I had something else I was going to post. About children and how easily they pick things up from television. But, here in Ireland, we’re in a crisis brought about by the decision of the government to pay private banking debts with public money. It’s sinking the country. And the Wikileaks cable documents serve as a reminder of some of the other crap that goes on in the adult world.

Dark uncertain times.

Not like preschool television, where everything is bright, everyone helps everyone else and things work out for the best for everybody. As I sit genuinely pissed off at the adult world around me, I can’t help but be reminded why I love children’s television.

Children are amazing.

They are creative naturally. We don’t have to teach them to be creative. All we have to do is not stifle it. They are explorers. Adventurers. Children embrace fun and allow themselves to experience excitement and joy. That’s something, as adults, we seem far more reluctant to do. Children are problem solvers. Children love to laugh – children develop their own sense of humour.

Many of us in children’s television spend so much time trying to figure out what we’re going to teach children. But so many of those things children do far better than us are on the list of things adults try to teach children. Some even have claimed that we have to teach them such fundamental things as a sense of humour (worth pointing out that one particular US children’s block that set out with that aim didn’t last long).

Of all the things we as people are capable of – and we’re capable of wonderful things, wonderful expressions of life, wonderful acts of creativity, wonderful acts of kindness ‘ so many of those things come naturally to children but become harder and harder as we grow up. Okay, yes, there are plenty of things children do that we wouldn’t want to do as adults and the whole concept of sharing is one that is tough for many to grasp (well, lots of us carry that into adulthood). Nevertheless, children are amazing. And we can’t in any way claim as adults that we’ve got it all figured out.


Perhaps we should spend less time wondering what we can teach children and spend more time trying to learn from them.

In the meantime, I will continue to try to create colourful worlds where everything is bright, everyone helps everyone else and things work out for the best for everybody. Both in and out of television.

Trying something different today. I hope it works. You’ll see an ‘Articles’ section in the menu above. From time to time, I’ll be posting an article on certain aspects of children’s media, particularly from the perspective of a parent.

This first article, Everything is Educational, explains how everything a young child sees or hears goes towards forming their world view. That’s something that puts an immense amount of responsibility on programme makers, many who see their job as simple entertainers (“what am I, a clown?”), and, of course, on parents.

If you find it interesting, feel free to pass it along (there’s a downloadable version at the end of the post). Or let me know what you think in a comment. Here it is: Everything is Educational.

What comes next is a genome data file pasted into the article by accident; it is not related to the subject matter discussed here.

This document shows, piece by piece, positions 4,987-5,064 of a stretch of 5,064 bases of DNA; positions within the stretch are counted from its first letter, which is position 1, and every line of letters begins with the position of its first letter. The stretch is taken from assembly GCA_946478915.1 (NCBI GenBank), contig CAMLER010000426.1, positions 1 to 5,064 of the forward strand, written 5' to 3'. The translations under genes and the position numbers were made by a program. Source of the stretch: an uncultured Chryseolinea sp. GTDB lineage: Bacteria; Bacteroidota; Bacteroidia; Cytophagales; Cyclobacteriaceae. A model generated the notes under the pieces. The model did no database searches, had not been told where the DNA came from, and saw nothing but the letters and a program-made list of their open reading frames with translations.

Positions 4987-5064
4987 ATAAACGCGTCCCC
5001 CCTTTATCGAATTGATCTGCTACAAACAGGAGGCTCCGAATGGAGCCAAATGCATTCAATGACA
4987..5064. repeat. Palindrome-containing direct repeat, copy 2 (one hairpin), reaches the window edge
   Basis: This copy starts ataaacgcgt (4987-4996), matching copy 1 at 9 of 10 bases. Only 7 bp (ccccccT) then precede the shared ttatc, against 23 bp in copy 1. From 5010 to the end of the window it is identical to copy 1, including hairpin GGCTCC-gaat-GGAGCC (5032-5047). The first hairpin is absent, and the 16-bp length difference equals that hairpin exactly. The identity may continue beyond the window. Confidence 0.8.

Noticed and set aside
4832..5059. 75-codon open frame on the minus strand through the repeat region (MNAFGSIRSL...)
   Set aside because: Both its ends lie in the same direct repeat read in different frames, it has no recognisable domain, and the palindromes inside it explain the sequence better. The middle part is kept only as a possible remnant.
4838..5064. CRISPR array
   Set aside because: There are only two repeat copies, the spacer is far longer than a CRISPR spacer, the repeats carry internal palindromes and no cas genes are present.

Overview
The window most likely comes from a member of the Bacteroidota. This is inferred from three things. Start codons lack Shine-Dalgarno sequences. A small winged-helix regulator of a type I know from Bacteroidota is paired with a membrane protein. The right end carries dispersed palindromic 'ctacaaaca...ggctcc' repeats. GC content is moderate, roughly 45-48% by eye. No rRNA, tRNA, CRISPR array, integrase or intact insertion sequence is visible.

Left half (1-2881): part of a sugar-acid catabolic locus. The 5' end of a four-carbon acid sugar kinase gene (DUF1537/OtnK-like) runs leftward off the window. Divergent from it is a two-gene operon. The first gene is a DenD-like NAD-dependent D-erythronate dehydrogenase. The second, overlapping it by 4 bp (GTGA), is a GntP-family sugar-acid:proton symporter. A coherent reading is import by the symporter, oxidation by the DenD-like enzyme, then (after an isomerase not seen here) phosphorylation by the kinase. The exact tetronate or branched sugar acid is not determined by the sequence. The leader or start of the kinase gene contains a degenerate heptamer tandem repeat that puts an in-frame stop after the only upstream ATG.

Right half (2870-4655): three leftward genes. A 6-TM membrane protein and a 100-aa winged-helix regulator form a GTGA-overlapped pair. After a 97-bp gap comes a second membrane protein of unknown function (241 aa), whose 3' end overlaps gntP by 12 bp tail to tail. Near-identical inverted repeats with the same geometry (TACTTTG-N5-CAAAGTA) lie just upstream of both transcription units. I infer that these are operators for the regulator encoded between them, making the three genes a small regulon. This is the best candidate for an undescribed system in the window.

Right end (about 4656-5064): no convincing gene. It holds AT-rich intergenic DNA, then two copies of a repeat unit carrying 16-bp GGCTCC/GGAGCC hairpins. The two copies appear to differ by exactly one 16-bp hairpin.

We’re all teaching children how to live.

We’re doing this as parents, as teachers, as neighbours, as citizens, as whatever we happen to be. If there’s a child close to you as you read this, you’re teaching them right now (if you’re picking your nose, please stop it – it sets a bad example).

The youngest years, what we call preschool, are so important developmentally. From motor skills, language development all the way to nose-picking (though I think that may be instinct), the amount of learning that happens during those years is staggering.

It’s in those years we can do the most good.


Or the most damage.


And, accepting that young children watch television (they do) and learn from it (they do), what children watch and how much of it is something that should always be seriously considered. Good preschool output, created for the right reasons, should be in the forefront of any broadcaster’s mind. We have an opportunity, and responsibility, to do so much good.

Forget your 24s and your Losts, the most important television on any channel is its preschool output.

You make Mars bars for people who like sugar-filled chocolate. You make MP3 players for people who like music. You make Mercs for people who like fancy cars in a weird wine/brown or gold colour.

Who do you make children’s shows for?


Obvious answer: children.


Unfortunately, it’s not that simple. Children don’t buy preschool shows. Broadcasters do. Distributors do. And they’re selling to licensees. Toy manufacturers. Even in the home, children usually don’t make the choice to turn on preschool shows. Parents do.

So who do you make children’s shows for? Broadcasters, distributors, parents, children. Often in that order. If a broadcaster doesn’t buy your show, it’s a dead show and the rest doesn’t matter.

And I can tell you that they don’t always want the same things. You can’t please everyone. Not all of the time, at least.

So, who should we make children’s shows for?


On a totally unrelated subject, Chromeo totally brought the funk to Dublin last Thursday. Absolutely fantastic gig. Here they are getting the Yo Gabba Gabba seal of approval. is Ireland’s parenting site for Dads.

There, you’ll find articles on fatherhood, impending fatherhood, health, finance and so on. Resources for fathers, from fathers. Oh, there are no end of sites for Mums. But not all that much out there specifically for Dads. So it’s great to see such a strong Irish site for Dads.

With television being at the forefront of my mind, both as a programme-creator and a father, what better place to get fathers thinking about the viewing habits of their children?

So, right now, over there at the Fatherhood section of, you’ll find my article on television, my daughter Daisy and the ash-cloud volcano. In it, you’ll find some questions I feel it’s important to ask if your children are watching television.

I hope you find it helpful.

While you’re there, why not have a browse through the archives? There are some excellent contributions by fathers, experts, doctors and more. A fantastic resource for parents and I look forward to seeing the site grow.